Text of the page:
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Stephen Hawking: There is No Heaven


The brain is just a computer, and there's no heaven for broken-down computers, says Stephen Hawking

BRITISH scientist Stephen Hawking has branded heaven a "fairy story" for people afraid of the dark, in his latest dismissal of the concepts underpinning the world's religions.

The author of 1988 international best-seller A Brief History of Time said in an interview with The Guardian that his views were partly influenced by his battle with motor neurone disease.

"I have lived with the prospect of an early death for the last 49 years. I'm not afraid of death, but I'm in no hurry to die. I have so much I want to do first," he told the newspaper.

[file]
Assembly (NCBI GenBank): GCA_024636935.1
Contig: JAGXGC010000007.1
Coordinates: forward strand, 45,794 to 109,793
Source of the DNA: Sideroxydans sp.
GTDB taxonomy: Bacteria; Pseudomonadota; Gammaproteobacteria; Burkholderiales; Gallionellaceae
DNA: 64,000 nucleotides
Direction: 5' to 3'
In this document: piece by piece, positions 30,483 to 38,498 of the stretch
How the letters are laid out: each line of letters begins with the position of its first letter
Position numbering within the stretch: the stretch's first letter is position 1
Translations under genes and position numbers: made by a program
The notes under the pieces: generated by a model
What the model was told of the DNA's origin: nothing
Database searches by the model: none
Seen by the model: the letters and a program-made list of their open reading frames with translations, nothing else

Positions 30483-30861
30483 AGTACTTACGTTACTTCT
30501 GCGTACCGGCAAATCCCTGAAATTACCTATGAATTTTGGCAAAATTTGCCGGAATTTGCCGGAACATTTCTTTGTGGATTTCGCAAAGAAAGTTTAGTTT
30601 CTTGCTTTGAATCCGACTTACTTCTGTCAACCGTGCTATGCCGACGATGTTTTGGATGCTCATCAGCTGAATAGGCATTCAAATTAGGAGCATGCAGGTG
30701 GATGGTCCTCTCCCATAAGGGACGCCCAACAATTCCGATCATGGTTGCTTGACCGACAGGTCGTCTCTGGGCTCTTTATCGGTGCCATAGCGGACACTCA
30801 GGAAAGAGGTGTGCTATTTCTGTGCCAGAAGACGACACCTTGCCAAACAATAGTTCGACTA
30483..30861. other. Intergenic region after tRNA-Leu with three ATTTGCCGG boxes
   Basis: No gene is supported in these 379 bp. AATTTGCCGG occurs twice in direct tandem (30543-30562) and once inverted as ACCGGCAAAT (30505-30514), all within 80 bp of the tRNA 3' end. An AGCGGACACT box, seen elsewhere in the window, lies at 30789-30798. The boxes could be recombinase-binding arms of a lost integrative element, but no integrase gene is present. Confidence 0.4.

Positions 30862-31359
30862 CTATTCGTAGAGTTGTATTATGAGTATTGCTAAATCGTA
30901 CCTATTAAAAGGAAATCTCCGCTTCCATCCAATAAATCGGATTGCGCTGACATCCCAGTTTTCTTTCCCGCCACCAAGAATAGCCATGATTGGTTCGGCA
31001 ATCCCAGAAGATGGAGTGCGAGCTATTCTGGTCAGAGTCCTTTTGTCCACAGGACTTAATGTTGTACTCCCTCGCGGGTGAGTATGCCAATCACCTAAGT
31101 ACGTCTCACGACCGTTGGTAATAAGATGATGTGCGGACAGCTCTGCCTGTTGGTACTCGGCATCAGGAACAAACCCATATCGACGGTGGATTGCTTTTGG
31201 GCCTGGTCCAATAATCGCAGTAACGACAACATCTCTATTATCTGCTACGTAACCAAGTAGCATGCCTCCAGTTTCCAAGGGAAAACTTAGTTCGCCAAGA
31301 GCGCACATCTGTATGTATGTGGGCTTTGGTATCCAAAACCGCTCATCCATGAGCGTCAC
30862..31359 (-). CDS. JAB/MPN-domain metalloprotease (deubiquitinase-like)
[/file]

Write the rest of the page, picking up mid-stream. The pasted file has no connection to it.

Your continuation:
"I regard the brain as a computer which will stop working when its components fail. There is no heaven or afterlife for broken-down computers — that is a fairy story for people afraid of the dark."

Hawking rejected the notion of life beyond death and emphasised the need to fulfil our potential on Earth by making good use of our lives. In answer to a question on how we should live, he said, simply: "We should seek the greatest value of our action."

Read the full interview with The Guardian


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